Buying a new Jeep? Lease vs. Buy Part 3

Lease versus buy? Let’s simplify the answers and summarize them here:

1. The short-term monthly cost of leasing is ALWAYS SIGNIFICANTLY LESS than the cost of buying.
For the same car, same price, same term, and same down payment, monthly lease payments will always be 30%-60% lower than loan payments. This is still true even when compared to 0% or low-interest loans.

2. The medium-term cost of leasing is ABOUT THE SAME as the cost of buying, assuming the buyer sells/trades his vehicle at loan-end and the leaser returns her vehicle at lease-end.
The overall cost of leasing compared to buying, over the same lease/loan term, is approximately the same, more or less, assuming the buyer sells the vehicle at the end of the loan. Comparisons sometimes show buying to cost a little less than leasing due to fewer fees, lower total finance costs, and the assumption that a purchased vehicle will return full market value if it is sold or traded at the end of the loan (often a bad assumption, especially if traded). However, when the benefits of wisely investing monthly lease savings are considered, the net cost of leasing can easily be less than buying.

3. The long-term cost of leasing is ALWAYS MORE than the cost of buying, assuming the buyer keeps his vehicle for years after loan-end.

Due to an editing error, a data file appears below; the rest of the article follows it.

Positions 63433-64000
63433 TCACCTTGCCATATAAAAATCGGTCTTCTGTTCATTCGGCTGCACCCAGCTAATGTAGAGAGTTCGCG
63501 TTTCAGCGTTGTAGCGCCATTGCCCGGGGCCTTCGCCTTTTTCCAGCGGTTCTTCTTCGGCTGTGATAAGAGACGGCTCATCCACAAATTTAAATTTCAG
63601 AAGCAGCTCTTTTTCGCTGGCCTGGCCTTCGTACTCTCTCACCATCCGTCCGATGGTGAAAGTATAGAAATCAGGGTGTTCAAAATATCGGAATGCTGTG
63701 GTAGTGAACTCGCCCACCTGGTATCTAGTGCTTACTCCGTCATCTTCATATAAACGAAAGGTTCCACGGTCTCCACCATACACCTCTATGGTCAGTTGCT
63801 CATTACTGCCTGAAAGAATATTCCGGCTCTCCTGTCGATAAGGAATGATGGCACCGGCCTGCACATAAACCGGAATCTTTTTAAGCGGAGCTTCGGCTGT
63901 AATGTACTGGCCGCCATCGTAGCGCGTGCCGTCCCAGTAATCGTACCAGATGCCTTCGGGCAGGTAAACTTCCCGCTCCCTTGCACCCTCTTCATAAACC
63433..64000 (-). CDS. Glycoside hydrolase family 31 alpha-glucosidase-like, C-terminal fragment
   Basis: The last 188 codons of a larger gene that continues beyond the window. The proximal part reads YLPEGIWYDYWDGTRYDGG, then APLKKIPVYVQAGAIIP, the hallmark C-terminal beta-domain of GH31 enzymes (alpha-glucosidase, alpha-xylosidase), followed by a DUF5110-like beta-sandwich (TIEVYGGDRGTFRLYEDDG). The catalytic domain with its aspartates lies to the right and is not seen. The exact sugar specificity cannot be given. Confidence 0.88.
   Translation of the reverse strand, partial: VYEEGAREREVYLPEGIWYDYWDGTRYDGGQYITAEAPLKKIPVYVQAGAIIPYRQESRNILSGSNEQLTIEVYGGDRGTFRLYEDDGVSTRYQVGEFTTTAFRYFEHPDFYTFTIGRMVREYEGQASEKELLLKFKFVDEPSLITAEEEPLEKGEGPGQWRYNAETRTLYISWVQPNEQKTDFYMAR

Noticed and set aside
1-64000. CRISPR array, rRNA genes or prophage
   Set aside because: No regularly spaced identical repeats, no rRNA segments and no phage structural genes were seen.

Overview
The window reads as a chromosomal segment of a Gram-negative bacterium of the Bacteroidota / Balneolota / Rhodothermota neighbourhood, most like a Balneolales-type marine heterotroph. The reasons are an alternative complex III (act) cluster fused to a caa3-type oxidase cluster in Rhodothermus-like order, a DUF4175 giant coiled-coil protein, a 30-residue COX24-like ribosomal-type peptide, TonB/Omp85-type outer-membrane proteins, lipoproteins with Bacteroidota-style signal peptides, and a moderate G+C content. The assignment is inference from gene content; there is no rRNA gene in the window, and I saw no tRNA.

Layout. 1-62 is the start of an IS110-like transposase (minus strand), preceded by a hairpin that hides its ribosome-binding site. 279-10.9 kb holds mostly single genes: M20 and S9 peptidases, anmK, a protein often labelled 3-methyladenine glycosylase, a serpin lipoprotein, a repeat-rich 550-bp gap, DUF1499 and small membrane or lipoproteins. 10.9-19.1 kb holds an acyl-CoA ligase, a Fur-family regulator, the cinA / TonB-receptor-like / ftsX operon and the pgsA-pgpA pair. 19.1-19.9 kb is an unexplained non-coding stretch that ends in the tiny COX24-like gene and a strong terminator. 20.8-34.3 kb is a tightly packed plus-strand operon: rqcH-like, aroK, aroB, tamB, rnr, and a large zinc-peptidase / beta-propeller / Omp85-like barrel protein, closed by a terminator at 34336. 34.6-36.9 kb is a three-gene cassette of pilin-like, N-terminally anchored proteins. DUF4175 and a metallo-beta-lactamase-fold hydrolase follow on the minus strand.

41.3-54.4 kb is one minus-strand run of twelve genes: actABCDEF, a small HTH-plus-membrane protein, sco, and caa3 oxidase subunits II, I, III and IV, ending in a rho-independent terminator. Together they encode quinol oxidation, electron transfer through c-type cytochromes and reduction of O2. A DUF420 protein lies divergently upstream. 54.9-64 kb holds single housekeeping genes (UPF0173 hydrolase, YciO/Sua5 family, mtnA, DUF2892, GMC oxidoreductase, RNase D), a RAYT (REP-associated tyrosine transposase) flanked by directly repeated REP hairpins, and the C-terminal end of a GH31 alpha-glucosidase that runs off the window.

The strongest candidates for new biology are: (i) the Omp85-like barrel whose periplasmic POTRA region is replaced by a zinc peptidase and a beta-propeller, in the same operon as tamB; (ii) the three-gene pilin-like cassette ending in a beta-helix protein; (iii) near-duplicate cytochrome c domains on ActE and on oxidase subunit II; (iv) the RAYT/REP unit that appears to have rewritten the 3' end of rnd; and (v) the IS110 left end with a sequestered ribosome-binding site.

If a buyer keeps his car after the loan has been paid off and drives it for many more years, the cost is spread over a longer term. It doesn’t take rocket science to figure out that the cost of buying one car and driving it for ten years is less expensive than leasing or buying five different cars over the same period. Therefore, short-term leasing is always more expensive that long-term buying. If long-term financial cost savings were the most important objective in acquiring a new car, it would always be best to buy the car and drive it for as long as it survives — or until the cost of maintenance and repairs begins to exceed the cost of replacing it. However, many automotive consumers have other objectives that reduce the importance of long-term cost savings.

So, which is better, lease or buy?

It depends on what’s most important to you. We all have different priorities and ideas of what we can live with in vehicles. Your lease vs. buy decision must be based on your own priorities.

If you enjoy driving a new vehicle every three to four years, need lower payments, like having a vehicle that is covered under a manufacturers warranty, do not have a priority in owning a vehicle, accept a car payment as one would accept paying for cable or a telephone, you should probably lease.

If you can handle higher monthly payments, wish to heavily modify your Jeep or use it extensively on severe off road conditions, want to own your Jeep, and see an end to monthly payments, you should probably buy. I could imagine the dealer if you returned a Jeep mutilated by trail carnage.

Continue to Part 4